The debt we all owe to the humble wasp

Our Great Literary Works Would Not Exist Without Wasps

What is the point of wasps? Is their sole purpose to harass human beings trying to enjoy a nice summer? Good question, says Simon Barnes, and the answer is a resounding “no”. If you’re a gardener, the wasp is your “best friend”. Each kills four million tiny insects – “aphids, rose-killers and tormentors of favourite plants” – every season. Wasps are also terrific pollinators: in parts of China where they’ve eliminated wasps they “have to pollinate fruit trees by hand”. But more than that, wasps have made a huge contribution to human civilisation, responsible for The Spectator, for Hamlet, the Bible and Ulysses. How? Because it was the wasp’s nest, that miraculous straight-walled structure of hexagonal cells, that inspired the Chinese of the Han dynasty (which ended in 220AD) to copy the wasps’ technique and develop man-made paper. So yes, wasps can be a nuisance in late summer when, in desperate search of sugar, they ruin your picnic. But we owe them a huge debt. “It’s really high time we started loving the bloody things.”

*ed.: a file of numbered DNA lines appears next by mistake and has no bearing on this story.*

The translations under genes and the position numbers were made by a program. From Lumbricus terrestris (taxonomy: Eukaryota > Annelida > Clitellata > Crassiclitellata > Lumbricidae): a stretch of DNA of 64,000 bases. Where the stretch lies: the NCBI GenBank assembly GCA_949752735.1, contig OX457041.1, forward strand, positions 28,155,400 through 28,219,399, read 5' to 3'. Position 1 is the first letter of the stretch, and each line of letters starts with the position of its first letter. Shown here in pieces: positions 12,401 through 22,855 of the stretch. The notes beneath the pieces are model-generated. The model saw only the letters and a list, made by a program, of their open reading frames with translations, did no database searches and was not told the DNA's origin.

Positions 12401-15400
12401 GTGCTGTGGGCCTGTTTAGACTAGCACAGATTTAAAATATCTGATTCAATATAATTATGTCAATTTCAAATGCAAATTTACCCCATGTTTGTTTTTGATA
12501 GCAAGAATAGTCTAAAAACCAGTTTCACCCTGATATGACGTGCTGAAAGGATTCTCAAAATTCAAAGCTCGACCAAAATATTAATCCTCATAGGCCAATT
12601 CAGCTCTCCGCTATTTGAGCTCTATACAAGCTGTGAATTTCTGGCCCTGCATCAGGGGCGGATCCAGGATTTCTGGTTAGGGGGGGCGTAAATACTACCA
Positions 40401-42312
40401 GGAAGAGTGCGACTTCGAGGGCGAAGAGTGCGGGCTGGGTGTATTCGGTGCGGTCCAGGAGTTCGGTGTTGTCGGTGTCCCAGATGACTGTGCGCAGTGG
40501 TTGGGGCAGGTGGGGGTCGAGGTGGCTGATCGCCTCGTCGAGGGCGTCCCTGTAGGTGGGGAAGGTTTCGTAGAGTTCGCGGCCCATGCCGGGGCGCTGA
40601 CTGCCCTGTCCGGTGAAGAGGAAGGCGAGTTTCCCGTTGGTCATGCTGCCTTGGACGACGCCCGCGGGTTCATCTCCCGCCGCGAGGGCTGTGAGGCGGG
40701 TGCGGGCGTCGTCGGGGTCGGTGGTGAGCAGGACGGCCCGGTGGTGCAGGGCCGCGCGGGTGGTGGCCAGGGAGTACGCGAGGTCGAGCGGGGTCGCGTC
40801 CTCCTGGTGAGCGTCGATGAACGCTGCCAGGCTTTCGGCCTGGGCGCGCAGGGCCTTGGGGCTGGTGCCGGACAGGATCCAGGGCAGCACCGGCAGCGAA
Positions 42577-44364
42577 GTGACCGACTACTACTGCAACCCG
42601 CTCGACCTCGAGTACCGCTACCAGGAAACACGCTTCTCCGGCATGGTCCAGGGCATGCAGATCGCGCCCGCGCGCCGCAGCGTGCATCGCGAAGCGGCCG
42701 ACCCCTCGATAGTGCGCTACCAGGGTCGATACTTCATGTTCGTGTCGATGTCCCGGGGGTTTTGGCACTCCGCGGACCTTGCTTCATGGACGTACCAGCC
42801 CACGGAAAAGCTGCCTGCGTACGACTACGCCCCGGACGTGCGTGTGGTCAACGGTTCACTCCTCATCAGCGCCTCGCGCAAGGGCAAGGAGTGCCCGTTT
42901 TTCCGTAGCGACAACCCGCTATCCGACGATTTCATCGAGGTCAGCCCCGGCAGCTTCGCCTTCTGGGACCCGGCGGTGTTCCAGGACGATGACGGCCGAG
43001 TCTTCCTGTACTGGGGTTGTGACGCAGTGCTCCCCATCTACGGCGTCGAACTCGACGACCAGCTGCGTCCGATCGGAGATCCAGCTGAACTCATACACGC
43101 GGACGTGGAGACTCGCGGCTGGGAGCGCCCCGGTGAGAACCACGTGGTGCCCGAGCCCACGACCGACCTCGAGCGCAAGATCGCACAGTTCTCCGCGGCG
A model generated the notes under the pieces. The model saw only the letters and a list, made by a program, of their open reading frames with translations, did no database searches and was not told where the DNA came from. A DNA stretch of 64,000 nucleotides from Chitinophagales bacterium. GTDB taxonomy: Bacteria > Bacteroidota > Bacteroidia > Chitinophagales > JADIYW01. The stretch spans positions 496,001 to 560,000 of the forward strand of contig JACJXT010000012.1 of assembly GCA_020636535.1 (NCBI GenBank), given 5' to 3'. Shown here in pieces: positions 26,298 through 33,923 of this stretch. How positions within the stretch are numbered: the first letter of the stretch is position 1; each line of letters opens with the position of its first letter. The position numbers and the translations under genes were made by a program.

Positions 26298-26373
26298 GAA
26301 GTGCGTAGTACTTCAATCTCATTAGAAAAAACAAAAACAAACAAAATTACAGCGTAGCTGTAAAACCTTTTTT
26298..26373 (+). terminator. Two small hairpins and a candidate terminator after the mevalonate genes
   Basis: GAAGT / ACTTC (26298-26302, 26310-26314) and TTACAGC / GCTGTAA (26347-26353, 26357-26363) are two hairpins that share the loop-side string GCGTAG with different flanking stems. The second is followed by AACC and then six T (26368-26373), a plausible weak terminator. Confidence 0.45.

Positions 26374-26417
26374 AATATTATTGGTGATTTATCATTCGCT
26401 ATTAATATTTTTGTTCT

About starrywazzoh

I'm a birder in Western Europe (UK, France & Spain) and Central Asia, with occasional visits elsewhere. Birding is my principal hobby and I dedicate as much time around work and other commitments.
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